This post reviews Deok-Hee Seo, “The Profitable Adventure of Threatened Middle-Class Families: An Ethnographic Study on Homeschooling in South Korea” in Asia Pacific Education Review 10, no. 3 (September 2009): 409-422
Seo, a professor at Chosun University in South Korea, here looks at the homeschooling experiences of four middle-class Korean families and situates these experiences in the context of Korean social and educational expectations. Seo begins with a brief orientation to homeschooling. Nearly all of the literature he relies on to introduce the phenomenon comes from the United States, but he notes that in South Korea in 2006 there were about 5,000 children being educated at home. Seo notes in all of this literature a lack of attention to the subjective expriences of the actual children being homeschooled as well as inattention to the broader social context within which homeschooling takes place.
One of the most important contextual components for Seo is social class. He sees homeschooling as a squarely middle class phenomenon. Furthermore, Korean middle class families are usually possessed of “education fever,” making it almost unthinkable that a parent would remove a child from school and putting tremendous pressure on the few who do.
Seo provides a wonderful autobiographical component in his paper wherein he explains that his interest in homeschooling emerged from his frustration as a school administrator with the narrow focus on bureaucracy, grades and diplomas rather than real learning and child autonomy. At first he saw homeschooling as “deschooling,” a break with formal education. But after years of intense study of four homeschooling families, he discovered that the deschooling paradigm was not an accurate portrayal of South Korean homeschooling.
All four of Seo’s homeschooling mothers were college educated and had formal teaching experience. They tended to switch to homeschooling out of frustration with school rules or a teacher’s strict behavior. Interestingly, all of them sent their children back to school after a year or two.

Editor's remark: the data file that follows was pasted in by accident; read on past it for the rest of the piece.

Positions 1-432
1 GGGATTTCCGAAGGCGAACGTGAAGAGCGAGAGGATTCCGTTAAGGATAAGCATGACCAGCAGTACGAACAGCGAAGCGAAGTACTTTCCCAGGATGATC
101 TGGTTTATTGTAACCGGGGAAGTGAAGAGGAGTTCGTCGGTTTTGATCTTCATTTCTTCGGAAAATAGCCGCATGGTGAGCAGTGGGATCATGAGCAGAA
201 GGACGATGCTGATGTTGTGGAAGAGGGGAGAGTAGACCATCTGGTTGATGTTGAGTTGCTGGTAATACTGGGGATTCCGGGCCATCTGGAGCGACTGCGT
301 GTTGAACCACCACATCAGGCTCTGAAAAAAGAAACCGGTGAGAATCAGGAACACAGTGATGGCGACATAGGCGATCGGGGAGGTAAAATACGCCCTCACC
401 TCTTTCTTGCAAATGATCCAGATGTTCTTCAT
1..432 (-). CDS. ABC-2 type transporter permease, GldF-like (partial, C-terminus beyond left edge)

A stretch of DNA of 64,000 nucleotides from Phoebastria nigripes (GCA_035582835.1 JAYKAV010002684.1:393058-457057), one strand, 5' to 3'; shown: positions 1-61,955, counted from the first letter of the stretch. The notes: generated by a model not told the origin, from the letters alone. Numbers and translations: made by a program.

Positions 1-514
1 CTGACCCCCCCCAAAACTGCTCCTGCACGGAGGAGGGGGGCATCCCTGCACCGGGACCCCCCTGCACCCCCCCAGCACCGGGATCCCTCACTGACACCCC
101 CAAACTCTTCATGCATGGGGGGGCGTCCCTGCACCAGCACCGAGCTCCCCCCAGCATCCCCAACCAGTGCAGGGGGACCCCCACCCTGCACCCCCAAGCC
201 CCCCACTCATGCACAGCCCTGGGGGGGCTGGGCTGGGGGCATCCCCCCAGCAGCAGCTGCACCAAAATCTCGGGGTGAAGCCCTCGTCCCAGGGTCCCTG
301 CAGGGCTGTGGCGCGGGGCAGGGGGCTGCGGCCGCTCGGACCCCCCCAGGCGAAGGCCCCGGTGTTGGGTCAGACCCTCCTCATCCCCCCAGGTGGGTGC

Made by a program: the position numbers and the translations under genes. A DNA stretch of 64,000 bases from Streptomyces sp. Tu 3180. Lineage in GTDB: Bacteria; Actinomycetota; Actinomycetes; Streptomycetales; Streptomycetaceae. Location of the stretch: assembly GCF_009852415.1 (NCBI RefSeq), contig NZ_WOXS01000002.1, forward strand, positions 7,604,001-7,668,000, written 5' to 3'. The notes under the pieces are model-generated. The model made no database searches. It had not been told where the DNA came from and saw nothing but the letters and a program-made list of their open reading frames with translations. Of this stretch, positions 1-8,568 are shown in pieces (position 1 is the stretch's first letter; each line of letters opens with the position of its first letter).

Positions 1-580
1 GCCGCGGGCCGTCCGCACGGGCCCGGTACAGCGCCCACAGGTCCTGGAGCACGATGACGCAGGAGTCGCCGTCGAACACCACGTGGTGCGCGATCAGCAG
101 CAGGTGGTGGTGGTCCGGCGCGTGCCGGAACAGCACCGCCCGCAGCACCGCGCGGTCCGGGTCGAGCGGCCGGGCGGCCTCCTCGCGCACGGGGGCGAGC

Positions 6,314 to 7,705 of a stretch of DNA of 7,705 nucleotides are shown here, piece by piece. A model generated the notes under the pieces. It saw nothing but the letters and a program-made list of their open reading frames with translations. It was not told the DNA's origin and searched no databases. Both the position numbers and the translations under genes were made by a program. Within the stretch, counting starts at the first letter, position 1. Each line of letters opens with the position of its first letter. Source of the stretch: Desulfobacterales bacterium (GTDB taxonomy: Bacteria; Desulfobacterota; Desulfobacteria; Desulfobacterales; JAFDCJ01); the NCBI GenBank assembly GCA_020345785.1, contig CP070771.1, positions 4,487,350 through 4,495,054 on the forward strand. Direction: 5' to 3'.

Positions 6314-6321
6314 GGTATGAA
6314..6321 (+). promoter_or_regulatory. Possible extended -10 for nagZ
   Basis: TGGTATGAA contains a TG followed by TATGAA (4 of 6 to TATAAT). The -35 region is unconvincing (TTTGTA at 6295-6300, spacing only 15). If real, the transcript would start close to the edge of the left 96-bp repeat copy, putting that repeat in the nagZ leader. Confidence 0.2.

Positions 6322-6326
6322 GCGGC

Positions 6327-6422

Though the experience was brief, both parents and children seemed to value their time homeschooling. Children enjoyed being freed from the constant pressure of test preparation to actually learn for fun, though they did feel socially isolated. As one homeschooled child put it, “not going to school means not having friends.” Children reported going back to school with a renewed appreciation of the value of friendship and a sense of personal responsibility for their learning. It seems to me that Seo’s homeschoolers were saying they didn’t really like homeschooling while they were doing it, but after it was over they were glad they did. But these kids understood in their bones that to succeed in Korea you really needed to go through the school channels, so they eventually went back.
All of Seo’s families were initially involved in a homeschool cooperative, but the group foundered. Why? Seo thinks it is because of the nature of the Korean middle-class, “egoistic familism, conservativism, and meritocracy.” At heart these families were not radicals taking on, deschooling style, the oppressive system. They hadn’t turned their backs on the middle class definition of success–social conformity and individual achievement. As Seo puts it, these “parents and children did not seem to have reflected critically on the dominant middle-class values embedded in their lives.” (p.418)
Because of the “deep-seated authoritarian collectivism in South Korean culture” resistance movements like homeschooling have a very hard time succeeding. There is simply not enough social capital to sustain serious alternatives to the dominant culture, says Seo.
I found Seo’s article fascinating if a bit lacking in detail and coherence. I had never read anything about Korean homeschooling before, but his explanation of Korean antipathy toward minority movements and autonomous individualism seemed a sensible explanation for why the homeschooling movement there has not been very successful to date.
In contrast, American homeschooling was aided by our deep traditions of suspicion toward monolithic government programs, celebration of individual and family autonomy, and especially our multiple subcultures, particularly the religious ones. Pioneer American homeschoolers had networks of support to help them as they worked out arugments grounded in traditional American commitments for what they were doing. South Koreans, if Seo is correct, simply don’t have these resources available.
One thing I wish he had discussed was Christianity in South Korea. In the late 19th century there were only a few hundred Christians in Korea. Today South Korea has “about 9 million Protestants and 3 to 4 million Catholics.” I went to college in Wheaton, IL with many South Korean Christians and found them very similar in worship style and missionary zeal to the conservative Protestants who form the backbone of the American homeschooling movement. Have these Christians played no role in challenging the social strictures of South Korean culture and fostering cultural alternatives? If not, why?